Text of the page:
Following the conclusion of the financial year on 30 September 2022 (i.e. FY2021/22), suburban retail mall REIT in Frasers Centrepoint Trust (SGX:J69U) held its annual general meeting (AGM) earlier this morning, which I attended as a unitholder to receive the latest developments.
Frasers Centrepoint Trust’s AGM for FY2021/22
Apart from attending the meeting proper, I also had the opportunity to meet up with some of the community members in InvestingNote in person, and engaging in some really meaningful discussions with some of them thereafter. Among them include the team from “The Joyful Investors“ (@The_Joyful_Investors), where I really enjoyed the videos they have put up to share about the nuts and bolts of fundamental as well as technical analysis, and more importantly, their ability to explain them in such a newbie-friendly manner. It was a real privilege meeting up with them for some short discussions and a wefie together:
The Singaporean Investor Meets Up with The Joyful Investors (@The_Joyful_Investors)
Also, many thanks to some of them who specially came up and say “hi” to me, along with all the compliments you’ve showered me on all the sharing here on “The Singaporean Investor”. It’s something I deeply appreciate from the bottom of my heart. Your support and encouragement really gave me the “fuel” to keep going.
In the rest of this post, you’ll read about my summary of the AGM (which I’ve compiled for the benefit of those who weren’t able to attend) – in particular, CEO Mr Richard Ng’s presentation, questions raised by fellow attendees and responses provided by the management, along with results of the 3 resolutions put to vote.
Presentation by CEO Mr Richard Ng
Emerging Bigger & Stronger from the Pandemic:
- From S$3.9bn of assets under management before the pandemic broke out in the year 2020, at the end of FY2021/22, the REIT has a total of S$6.2bn of assets under management – a growth by about 50%.
- Trading volume for the REIT have also shot up by more than 40% since 2019, and currently, it is one of the top 10 largest Singapore-listed REITs by market capitalisation.
- The REIT have also grown from 6 retail assets before the pandemic to 9 currently, with all of them located in populous residential areas and connected to, or within a short walking distance to MRT stations or bus interchanges, and serving a total catchment population of 2.6m – which Mr Ng said is close to half of Singapore’s population.
- Occupancy rate of 97.5% as at 30 September 2022 is higher than the market average of 94%, underpinned by healthy shopper traffic and tenants’ sale.
Key Performance Figures for FY2021/22:
- Gross revenue, net property income, as well as distribution per unit improved by 4.6%, 4.9%, and 1.2% respectively to S$356.9m (FY2020/21: S$341.1m), S$258.6m (FY2020/21: S$246.6m), and 12.227 cents/unit (FY2020/21: 12.085 cents/unit) – in particular, its distribution per unit for the current financial year under review is higher than that before the pandemic (which is 12.070 cents/unit in FY2018/19) – the improved performance can be attributed to full-year contribution from the properties in ARF’s portfolio, absence of rental rebates provided to tenants following the Singapore Government transiting to “living with Covid”, an 11.3% increase in tenants’ sales compared to last financial year (and more than 10% increase compared to FY2019/2020 – before the pandemic broke out), along with higher income from atrium leasing with the lifting of restrictions from April 2022 (however, Mr Ng shared that atrium leasing only picked up from Jun-July 2022.)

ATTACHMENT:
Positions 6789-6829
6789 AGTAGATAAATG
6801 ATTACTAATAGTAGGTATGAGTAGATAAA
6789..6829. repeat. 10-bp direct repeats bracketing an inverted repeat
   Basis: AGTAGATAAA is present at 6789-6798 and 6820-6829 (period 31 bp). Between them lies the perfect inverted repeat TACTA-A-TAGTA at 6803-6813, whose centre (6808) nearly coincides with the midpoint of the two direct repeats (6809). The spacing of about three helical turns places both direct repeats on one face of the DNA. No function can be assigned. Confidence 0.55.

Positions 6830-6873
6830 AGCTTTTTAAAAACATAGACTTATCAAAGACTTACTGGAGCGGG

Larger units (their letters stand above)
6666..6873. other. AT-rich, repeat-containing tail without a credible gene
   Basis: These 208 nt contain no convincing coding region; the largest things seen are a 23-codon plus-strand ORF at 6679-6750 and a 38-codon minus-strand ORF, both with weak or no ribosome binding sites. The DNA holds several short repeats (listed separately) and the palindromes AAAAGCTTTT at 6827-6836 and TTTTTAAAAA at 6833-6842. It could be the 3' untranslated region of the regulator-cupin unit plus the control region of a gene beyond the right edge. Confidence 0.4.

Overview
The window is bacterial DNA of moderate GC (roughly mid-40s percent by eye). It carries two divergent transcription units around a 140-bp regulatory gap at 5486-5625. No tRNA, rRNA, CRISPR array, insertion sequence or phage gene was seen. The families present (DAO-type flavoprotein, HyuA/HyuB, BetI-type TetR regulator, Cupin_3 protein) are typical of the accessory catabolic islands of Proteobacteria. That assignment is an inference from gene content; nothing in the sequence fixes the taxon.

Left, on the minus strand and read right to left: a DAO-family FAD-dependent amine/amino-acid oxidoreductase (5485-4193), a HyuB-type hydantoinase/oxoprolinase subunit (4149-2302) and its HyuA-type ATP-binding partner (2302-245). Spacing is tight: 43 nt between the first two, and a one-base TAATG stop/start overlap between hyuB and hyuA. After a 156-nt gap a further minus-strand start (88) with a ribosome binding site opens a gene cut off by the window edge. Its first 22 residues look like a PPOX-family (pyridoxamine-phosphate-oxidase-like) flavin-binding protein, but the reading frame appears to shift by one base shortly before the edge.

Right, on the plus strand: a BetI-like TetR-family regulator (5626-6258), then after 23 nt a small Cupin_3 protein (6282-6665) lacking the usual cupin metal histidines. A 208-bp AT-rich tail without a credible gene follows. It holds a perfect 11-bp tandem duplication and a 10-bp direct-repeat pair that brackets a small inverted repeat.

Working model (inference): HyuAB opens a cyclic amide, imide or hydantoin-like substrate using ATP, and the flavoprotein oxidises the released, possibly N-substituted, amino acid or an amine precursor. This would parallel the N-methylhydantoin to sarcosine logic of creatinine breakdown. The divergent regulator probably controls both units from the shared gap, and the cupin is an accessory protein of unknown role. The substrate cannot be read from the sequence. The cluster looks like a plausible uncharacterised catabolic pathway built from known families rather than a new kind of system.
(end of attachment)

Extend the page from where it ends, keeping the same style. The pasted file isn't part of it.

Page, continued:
- Mr Ng shared that the REIT divested 3 non-core assets (Bedok Point, Anchorpoint, and YewTee Point) during the financial year to bring down the REIT’s gearing to 33.0% (from 33.3% in FY2020/21), with interest coverage at 5.19x, 71% of borrowings hedged to fixed rate, as well as an average cost of debt at 2.5%. He also highlighted that the REIT’s debt maturity was also well-spread out, with no more than one-third of its total borrowings expiring in any one year.
- Achieved 5-star rating for the 2nd consecutive year at the GRESB Real Estate Assessment 2022.
- Attained “A” rating in ESG rating by MSCI ESG Ratings.
- Raised the proportion of green loans to 32% as at 30 September 2022 (up from 18% as at 30 September 2021.)
- 99.6% of portfolio by gross floor area certified BCA Green Mark Gold or higher, including 55% certified Green Mark Platinum.
- Finally, the REIT remains committed to Singapore’s first brownfield Distributed District Cooling Network, on track to be operational by 2025.
Questions & Answers Segment
The following are some of the questions raised by fellow unitholders during the meeting, accompanied by responses provided by the CEO, Mr Richard Ng:
- On a question relating to the performance of assets of ARF’s portfolio (Century Square, White Sands, Tiong Bahru Plaza, Hougang Mall, and Centra Plaza), Mr Ng said the properties’ performances (financial as well as operational metrics) were in-line with expectations.
- Responding to a question on “underperforming” properties, Mr Ng shared that Changi City Point was adversely affected during the pandemic with Singapore Expo shut. However, he shared that with events at the venue once again resuming, the performance of the property have also improved. He also shared that Century Square’s performance was adversely affected due to the cinema operator vacating the premises, and that the REIT is still looking for another operator to fill the vacated space.
- There were concerns raised on the extent to which the proliferation on online shopping have on tenant sales. Mr Ng shared that tenant sales have continued to do well, with growth exceeding 10% on average. Moving forward, the REIT will continue its efforts to encourage its tenants to go omnichannel (having an online presence on its Frasers Experience App, on top of its physical presence in the malls – he cited how F&B merchants have seen their sales improve through “click and collect” and delivery from the app, and also how online retailer in Love Bonito now have a presence in brick-and-mortar malls.) He added that the REIT will constantly toggle tenant mix in the malls to meet changing demands by the community.